Joel Elliott

75 :: Ned Collette

Future Suture

(Dot Dash; 2007)

I find it hard to rationalize my love for this record, to somehow quantify its greatness in precise, objective terms. I like math; this is what my brain wants to do. But Collette’s talent as a songwriter is anything but easy to pin down: the way he evokes the Greats yet subtly eludes our tags (early Leonard Cohen meets Dungen!), gently tugging us along in his dark, dreadful yet inexplicably comforting world.

Emotionally, listening to Future Suture is like walking along a knife’s edge: at any given moment Collette seems poised to topple into blackness. Still, this album is so jam-packed with bittersweet moments of transcendent fucking gorgeousness that the drama’s easy to take in stride: those fuzzy synths that pillow Collette’s final adieu in “Country with a Smile”; the delirious ascent of “Sell Your Life”; that line in “Ned’s Dream” when he’s all, “I walked out further / One night from home / Than I had ever walked alone,” and you know exactly how he’s feeling at that very moment. This is the stuff that reduces music critics to assholish point-and-tell hyperbole. (See above.) So instead consider this: Future Suture is an album to live with, to always have on hand to soundtrack life’s jokes and trials when they confront you. Or, consider this: since its release in 2007, I’ve listened to Future Suture more times than any other album in my collection. How’s that for math?

Traviss Cassidy

74 :: Missy Elliott

Under Construction

(Goldmind/Elektra; 2003)

By the time Under Construction dropped in late 2002, Timbaland was already one of the biggest names in hip-hop, his brand of futurism, arguably the defining pop sound of the 2000s, in particularly fine form, his beats exhausting every start-stop, spacey-synth’d trick in the book. Those classic Timbaland drums—where they sound like, y’know, actual drums until you listen harder to whatever household and barnyard objects he’s rubbing together and think, “What is that?”—are within, on top, and underneath every track here, providing Missy’s own supple rhythm with an effortless, slinky, clicky counterpoint.

Under Constructions‘s title both places Missy’s sound on a timeline that has a future, as something that isn’t yet finished, and a past, building on achievements of pioneers like MC Lyte, thus allowing Missy and Timbaland room to bend the frozen-steel funk of previous single “Get Ur Freak On” to meet samples from Run-DMC and Rock Master Scott & the Dynamic Three. Tracks like “Back In The Day” and “Funky Fresh Dressed” assemble lyrical and sonic thematics from ‘80s rap building blocks, and Missy’s frequent spoken word interjections solidify this as a concept album of devoted old-school-ness. That Missy and Timbaland can do all this while flipping lines backwards in “Work It” is their particular genius; very few records this decade have evinced such historical awareness while breaking swaths of new ground and pointing a big arrow toward the better times ahead, whether or not those times are a point the artist will ever actually reach.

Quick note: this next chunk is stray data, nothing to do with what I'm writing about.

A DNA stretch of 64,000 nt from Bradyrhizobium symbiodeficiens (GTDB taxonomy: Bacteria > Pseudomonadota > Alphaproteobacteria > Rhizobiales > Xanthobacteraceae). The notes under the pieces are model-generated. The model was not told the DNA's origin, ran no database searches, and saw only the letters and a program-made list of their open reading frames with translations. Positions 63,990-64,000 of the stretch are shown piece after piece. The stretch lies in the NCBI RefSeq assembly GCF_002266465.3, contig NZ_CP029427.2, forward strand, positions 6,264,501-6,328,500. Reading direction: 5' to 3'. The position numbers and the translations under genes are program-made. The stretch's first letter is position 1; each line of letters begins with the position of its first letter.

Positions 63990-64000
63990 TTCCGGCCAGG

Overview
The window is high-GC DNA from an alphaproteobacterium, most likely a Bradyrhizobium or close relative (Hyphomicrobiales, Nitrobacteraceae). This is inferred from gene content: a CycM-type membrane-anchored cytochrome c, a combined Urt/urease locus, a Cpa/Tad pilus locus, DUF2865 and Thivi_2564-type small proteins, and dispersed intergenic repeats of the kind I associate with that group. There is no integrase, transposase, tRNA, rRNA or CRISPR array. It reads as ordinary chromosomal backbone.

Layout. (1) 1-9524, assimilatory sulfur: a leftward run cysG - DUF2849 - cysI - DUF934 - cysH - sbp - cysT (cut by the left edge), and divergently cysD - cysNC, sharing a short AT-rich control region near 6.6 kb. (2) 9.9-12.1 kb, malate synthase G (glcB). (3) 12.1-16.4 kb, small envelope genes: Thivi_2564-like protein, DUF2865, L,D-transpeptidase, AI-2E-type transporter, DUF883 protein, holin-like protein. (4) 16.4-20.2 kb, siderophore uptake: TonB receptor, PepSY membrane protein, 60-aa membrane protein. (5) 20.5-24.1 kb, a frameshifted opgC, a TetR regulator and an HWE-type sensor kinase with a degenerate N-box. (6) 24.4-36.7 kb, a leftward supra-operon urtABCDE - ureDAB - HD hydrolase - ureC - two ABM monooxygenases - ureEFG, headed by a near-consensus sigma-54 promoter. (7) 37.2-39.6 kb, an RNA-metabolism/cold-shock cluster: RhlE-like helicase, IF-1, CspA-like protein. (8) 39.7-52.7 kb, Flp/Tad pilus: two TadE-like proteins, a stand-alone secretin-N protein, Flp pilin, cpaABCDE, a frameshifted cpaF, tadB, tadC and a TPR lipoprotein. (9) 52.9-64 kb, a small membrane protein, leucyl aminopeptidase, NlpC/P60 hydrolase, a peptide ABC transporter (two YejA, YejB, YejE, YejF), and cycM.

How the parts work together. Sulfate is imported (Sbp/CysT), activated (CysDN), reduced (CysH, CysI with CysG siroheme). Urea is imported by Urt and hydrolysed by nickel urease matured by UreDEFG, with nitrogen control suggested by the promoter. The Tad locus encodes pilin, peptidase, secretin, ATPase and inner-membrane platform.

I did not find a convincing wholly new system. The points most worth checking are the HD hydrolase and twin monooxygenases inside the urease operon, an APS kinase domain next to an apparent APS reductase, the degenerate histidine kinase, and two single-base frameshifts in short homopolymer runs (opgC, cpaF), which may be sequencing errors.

Missy and Timbaland keep the track list tight and the guest spots few, leaving just enough space for Missy to drawl, purr, growl, chant, and croon her way through each cut. She stares steel-eyed into the faces of Method Man, Ludacris, Jay-Z, and a young 50 Cent; there’s fire in each of their verses, but it’s nothing to what Missy calls in response. Confronting rumours, thrashing haters, and exhorting beefers to know the fragility of life and make peace, Missy has no need to explicitly address being a woman in a man’s world. Instead, she puts her money, flow, power, and sex on the table and tells her would-be suitors to step up. Unmatched in her output since, Under Construction is Missy Elliott’s last classic album, capping off a run of four that could stand toe-to-toe with any other artist in hip-hop—if it came to that.

David Ritter

73 :: Invincible

Shapeshifters

(Emergence; 2008)